|Rabbi Israel Porath and Rabbi Abba Hillel Silver|
leading Orthodox rabbi and its leading Reform
Rabbis Silver and Porath were often photographed together. Left, in 1958, Rabbi Silver presents a book of certificates for trees in the 10,000 tree Rabbi Israel Porath forest in Israel. Right, in 1962, Rabbi Porath holds his Bar Ilan University Fellowship award for scholarship. Rabbi Silver is at his right. Photo sources: left, Hannah Porath; right, Yehudit Spero
Weeks later grandson Paul Porath, in an email from Israel, said he had been at his grandfather's home on Thanksgiving Day in 1963. He wrote "My grandfather was visibly affected when a radio broadcast brought the news of Silver's death". (He had been stricken as the Silver family was sitting down for Thanksgiving dinner. Rushed to Lakeside Hospital by his sons, he died at 3:45 pm.)
Then at the home of Hannah Porath, widow of David Porath, the rabbi's youngest child, I saw photos of the two great rabbis seated side by side or standing together at community events. Mrs. Porath said they had officiated together when a child of a Reform family was marrying a child of an Orthodox family. She said Rabbi Porath had gone to Rabbi Silver's funeral.
A family member has said that Rabbi Silver contributed funds to help publish Mavo haTalmud, Rabbi Porath's Introduction to the Talmud. Confirmation of such a gift has not been found, but a document in the Porath Archives at the WRHS shows Rabbi Silver serving on the publication committee for one of the volumes, so that is a reasonable conclusion.
When Paul Porath wrote that Abba Hillel
Silver would come to his grandfather's
shul, the Heights Jewish Center,
to say kaddish (the mourner's
prayer) for his parents,
I believed I should offer some reasons
for this relationship.
Seven years younger than Israel Porath, Abba Hillel Silver was also a life-long Zionist, attending his first Zionist conference in 1906 when he was just a boy in knickers (see picture). He had risen to the highest levels of Zionist leadership and led the fight for United Nations recognition of the State of Israel.
Silver's roots were
very different from his image.
Yes, he led a congregation founded in
1850 by German Jews that before his
arrival had been one of the most liberal
in the Reform movement. He led services
on Sundays (a custom that began before his
predecessor Rabbi Moses Gries) with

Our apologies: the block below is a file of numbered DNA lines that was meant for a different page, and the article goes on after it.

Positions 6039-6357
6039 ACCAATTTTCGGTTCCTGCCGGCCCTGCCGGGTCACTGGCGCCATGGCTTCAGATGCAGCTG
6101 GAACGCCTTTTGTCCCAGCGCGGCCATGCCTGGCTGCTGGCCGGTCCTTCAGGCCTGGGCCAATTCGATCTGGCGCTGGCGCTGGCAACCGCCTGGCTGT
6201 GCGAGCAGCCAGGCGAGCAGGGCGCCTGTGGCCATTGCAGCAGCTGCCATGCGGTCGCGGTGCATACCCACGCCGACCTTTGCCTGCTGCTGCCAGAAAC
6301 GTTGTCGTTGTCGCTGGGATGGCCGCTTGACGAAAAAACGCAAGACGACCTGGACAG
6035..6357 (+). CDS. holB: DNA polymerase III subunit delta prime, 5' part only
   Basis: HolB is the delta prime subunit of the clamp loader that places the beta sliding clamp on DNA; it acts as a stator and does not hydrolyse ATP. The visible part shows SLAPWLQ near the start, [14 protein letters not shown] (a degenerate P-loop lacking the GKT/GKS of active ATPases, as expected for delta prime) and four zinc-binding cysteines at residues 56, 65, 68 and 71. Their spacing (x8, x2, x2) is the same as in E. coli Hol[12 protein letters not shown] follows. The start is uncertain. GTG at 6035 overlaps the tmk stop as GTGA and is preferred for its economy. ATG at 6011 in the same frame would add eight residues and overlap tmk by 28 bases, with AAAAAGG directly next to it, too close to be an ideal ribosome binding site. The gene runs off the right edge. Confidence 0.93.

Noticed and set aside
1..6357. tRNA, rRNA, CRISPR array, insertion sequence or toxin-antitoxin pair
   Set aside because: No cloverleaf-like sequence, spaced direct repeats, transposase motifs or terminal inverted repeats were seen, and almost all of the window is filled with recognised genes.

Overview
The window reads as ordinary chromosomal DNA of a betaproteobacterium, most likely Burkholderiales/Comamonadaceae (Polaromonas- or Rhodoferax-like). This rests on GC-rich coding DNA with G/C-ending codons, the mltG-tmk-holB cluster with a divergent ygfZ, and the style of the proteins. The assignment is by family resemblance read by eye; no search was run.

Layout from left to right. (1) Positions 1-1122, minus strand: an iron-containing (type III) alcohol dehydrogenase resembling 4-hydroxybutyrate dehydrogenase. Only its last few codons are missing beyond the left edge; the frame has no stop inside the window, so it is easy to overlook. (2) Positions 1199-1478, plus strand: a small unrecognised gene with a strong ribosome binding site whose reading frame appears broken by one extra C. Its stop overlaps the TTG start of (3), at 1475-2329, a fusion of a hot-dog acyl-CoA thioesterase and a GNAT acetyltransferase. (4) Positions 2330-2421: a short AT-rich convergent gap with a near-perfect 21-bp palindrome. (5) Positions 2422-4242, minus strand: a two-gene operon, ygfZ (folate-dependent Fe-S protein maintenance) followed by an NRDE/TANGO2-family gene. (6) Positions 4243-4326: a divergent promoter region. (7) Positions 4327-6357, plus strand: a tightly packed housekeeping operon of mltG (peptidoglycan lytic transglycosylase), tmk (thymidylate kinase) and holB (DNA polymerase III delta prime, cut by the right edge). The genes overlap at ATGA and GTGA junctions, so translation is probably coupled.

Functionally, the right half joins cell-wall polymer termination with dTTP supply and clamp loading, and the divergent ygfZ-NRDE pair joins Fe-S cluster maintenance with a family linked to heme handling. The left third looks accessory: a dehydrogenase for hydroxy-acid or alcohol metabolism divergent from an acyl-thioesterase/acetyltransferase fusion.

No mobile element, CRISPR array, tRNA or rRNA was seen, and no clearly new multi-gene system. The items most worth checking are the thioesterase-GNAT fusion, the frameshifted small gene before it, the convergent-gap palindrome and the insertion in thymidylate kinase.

little Hebrew, dressed in formal clothes
and his head bare.
Few knew he was born in Lithuania and that Yiddish was his first language. In 1902 his mother bought nine year old Abraham and his brother and sisters to New York. (His father had come two years before to work and save to bring his family over.) They lived in near poverty on New York's lower east side. His home was traditional, his father a rabbi who taught in religious schools. "Abe" Silver attended public school in the morning and Yeshiva Etz Chaim in the afternoon.
Silver was one of more than a few young men from New York's lower east side (Barnett Brickner, rabbi of Anshe Chesed, was another) who had gone to the Hebrew Union College in Cincinnati to be educated to lead congregations that their parents would not have attended.
Like Israel Porath, Abba Hillel Silver knew Hebrew and Yiddish. He loved a Yiddish joke and good Jewish food. He was an author and a scholar, having earned his PhD in 1927. At heart, this was not the man you saw addressing the United Nations or saying a prayer at the inauguration of a president, as he did at Eisenhower's.
Saying kaddish at The Heights Jewish Center can be readily explained. Rabbi Silver's parents made aliyah around 1925 and lived in Jerusalem. His mother Dinah died in 1948, his father Moses in 1949. A loving son, he would want to honor their memory by saying kaddish daily in a minyan for a week or perhaps 30 days. But Reform congregations had only one or two services each week where this prayer could be said. That is why he would visit his friend's synagogue.
There is another reason
as well, one I will call "spiritual".
How can anyone leading a service say
kaddish mindfully, thinking of the
deceased and their years together, truly mourning the departed,
while at the same leading many in the
congregation in honoring the memory of
their beloved family members?
The old "Classic Reform" of Silver's time is long gone, replaced by a Reform Judaism that is warmer with far more respect for tradition. Friday evening services have taken the place of Sunday mornings. Rabbis wear tallit and kippah. Bar and Bat Mitzvahs are celebrated. But to say kaddish daily in a minyan Reform Jews must still go to a Conservative or Orthodox shul where, it should be noted, they will be most welcome. ●